‘The Lifelong Policy Mrs Reichel has is offered at 12 months cover for the price of 10 months and will provide insurance cover throughout the dog's life for as long as the policy is continued.
‘I would just like to confirm that pet insurance premiums have not been impacted by the recent floods.’

Mrs Reichel added: ‘I’m aware that from time to time premiums have to rise along with the cost of living, but it’s a poor show to make such a huge hike in all pet insurance premiums across the board, simply because some pet owners actually make a claim for their pets. This is how insurance works – I’ve paid hundreds of pounds to Norwich Union in premiums over the years and have made no claim – now I am being penalised because some pet owners have had the temerity in Norwich Union’s eyes to actually use their insurance and make claims. I’d expected a rise in my premium, maybe to something like £30, but such a huge increase is simply not justified.’

A spokesperson for the Kennel Club defended Norwich Union’s rise in premiums as part of the KC’s Pet partners insurance scheme saying: ‘At the time of joining, this customer was put on the usual fixed rate policy, the policy system has now changed and takes into account each individual circumstance, including the breed of the dog, the age of the dog, as well as the postcode of the address of the owner.

‘These variable factors are taken into consideration for everybody, and are reflected in what each different customer has to pay. This particular customer’s dog is about to turn 9, which means the dog is now in a new policy bracket, which is also why there has been an increase in their premium.’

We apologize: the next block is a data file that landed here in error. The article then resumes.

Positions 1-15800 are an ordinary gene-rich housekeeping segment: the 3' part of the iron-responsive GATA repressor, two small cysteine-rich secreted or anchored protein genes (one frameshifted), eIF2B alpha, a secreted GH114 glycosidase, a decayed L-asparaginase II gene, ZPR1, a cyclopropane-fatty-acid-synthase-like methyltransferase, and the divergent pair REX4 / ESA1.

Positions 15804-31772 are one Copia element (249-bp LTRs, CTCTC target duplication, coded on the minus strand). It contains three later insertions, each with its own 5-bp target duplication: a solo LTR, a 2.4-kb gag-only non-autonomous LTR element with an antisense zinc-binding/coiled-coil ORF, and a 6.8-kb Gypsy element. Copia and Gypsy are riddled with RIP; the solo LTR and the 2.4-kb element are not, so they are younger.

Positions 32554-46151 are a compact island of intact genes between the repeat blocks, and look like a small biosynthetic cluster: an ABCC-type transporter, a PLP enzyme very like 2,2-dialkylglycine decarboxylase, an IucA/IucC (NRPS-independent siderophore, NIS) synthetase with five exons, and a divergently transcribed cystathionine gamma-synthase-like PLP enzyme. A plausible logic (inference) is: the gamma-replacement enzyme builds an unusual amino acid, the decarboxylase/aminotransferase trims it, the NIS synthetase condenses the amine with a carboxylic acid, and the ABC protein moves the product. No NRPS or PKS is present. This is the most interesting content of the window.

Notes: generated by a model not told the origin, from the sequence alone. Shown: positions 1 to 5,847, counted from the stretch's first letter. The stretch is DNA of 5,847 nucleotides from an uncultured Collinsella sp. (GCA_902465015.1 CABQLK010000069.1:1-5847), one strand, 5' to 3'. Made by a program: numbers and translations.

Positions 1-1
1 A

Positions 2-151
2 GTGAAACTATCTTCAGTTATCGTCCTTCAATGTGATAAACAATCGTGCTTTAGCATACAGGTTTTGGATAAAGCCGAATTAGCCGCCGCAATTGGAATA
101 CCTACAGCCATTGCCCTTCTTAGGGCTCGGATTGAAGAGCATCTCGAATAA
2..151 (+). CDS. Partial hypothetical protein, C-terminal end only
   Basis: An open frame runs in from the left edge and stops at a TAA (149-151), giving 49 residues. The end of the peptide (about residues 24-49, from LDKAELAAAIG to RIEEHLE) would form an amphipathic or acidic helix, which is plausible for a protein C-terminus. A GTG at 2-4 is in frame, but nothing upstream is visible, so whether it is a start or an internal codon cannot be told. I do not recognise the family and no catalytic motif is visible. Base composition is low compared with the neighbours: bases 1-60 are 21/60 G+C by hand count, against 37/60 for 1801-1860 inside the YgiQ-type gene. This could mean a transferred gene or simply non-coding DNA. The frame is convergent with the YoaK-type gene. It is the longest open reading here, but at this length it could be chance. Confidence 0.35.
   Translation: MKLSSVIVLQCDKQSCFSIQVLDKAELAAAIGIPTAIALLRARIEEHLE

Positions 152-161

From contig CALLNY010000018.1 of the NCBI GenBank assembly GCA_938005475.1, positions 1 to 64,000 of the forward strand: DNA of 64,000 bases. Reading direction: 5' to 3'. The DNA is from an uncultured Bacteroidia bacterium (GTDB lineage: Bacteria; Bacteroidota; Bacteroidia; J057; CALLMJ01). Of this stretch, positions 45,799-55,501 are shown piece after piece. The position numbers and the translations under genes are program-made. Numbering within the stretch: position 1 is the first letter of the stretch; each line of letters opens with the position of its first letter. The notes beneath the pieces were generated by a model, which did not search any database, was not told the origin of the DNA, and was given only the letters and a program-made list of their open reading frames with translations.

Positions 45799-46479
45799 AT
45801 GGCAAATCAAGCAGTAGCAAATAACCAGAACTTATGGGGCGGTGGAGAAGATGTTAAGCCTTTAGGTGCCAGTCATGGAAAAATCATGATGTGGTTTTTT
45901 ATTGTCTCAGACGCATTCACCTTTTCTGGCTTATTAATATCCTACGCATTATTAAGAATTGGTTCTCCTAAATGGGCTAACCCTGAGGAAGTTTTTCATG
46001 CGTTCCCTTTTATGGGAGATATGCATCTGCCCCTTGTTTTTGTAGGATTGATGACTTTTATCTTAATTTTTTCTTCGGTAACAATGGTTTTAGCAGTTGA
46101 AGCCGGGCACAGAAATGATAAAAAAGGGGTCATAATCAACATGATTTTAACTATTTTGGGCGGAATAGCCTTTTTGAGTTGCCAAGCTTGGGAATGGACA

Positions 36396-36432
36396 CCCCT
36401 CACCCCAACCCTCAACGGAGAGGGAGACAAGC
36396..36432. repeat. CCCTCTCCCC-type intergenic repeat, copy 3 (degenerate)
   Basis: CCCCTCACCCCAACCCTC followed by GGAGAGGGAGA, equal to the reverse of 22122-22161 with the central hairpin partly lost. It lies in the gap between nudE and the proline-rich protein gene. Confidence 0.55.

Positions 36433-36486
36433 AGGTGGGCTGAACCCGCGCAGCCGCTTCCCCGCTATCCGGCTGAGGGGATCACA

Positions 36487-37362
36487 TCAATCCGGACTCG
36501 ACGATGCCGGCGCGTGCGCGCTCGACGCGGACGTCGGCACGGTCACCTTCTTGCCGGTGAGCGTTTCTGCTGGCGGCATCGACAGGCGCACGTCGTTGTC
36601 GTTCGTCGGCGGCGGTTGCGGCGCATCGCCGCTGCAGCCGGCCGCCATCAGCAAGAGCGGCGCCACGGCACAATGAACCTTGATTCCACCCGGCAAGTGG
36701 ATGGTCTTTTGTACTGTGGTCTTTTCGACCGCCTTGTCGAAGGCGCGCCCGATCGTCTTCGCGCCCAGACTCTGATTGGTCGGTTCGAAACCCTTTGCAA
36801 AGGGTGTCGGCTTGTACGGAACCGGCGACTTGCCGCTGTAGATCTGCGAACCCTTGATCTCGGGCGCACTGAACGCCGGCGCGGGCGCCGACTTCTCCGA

Mrs Reichel advised all pet owners to ‘shop around’ for the best deal on pet insurance. She also said that she was very pleased that she had phoned OUR DOGS for help that day, praising Mays and the newspaper for their help.

‘I was in pieces when I received that demand, but Mr Mays spoke so kindly to me and calmed me down, then pointed me in the right direction to find a better deal, so ultimately some good came out of a bad situation. My late husband and I have been readers of OUR DOGS for many years and this just goes to show what a great paper it is. I will always be grateful to Mr Mays and OUR DOGS for their help.’

Earlier this month, Norwich Union, which is the UK's biggest home insurer, announced its intention to raise its premiums by 10%, in a move that will affect one in five homeowners.

The announcement came the day after the insurer's parent company Aviva announced it was facing a £340m bill from the recent flooding in Yorkshire and Gloucestershire in June and July.
However, Norwich Union insisted the increase was not just a result of the floods, but something that was ‘already on the cards’ following a decade in which premiums have remained broadly unchanged.

‘This is not just because of the recent flooding, but also reflects the higher cost of repairing homes generally,’ a spokeswoman said.

‘People tend to have more bathrooms, which means a greater risk of damage from water leaks, and they are using more expensive materials for home improvements, which means an increased cost for repairs.’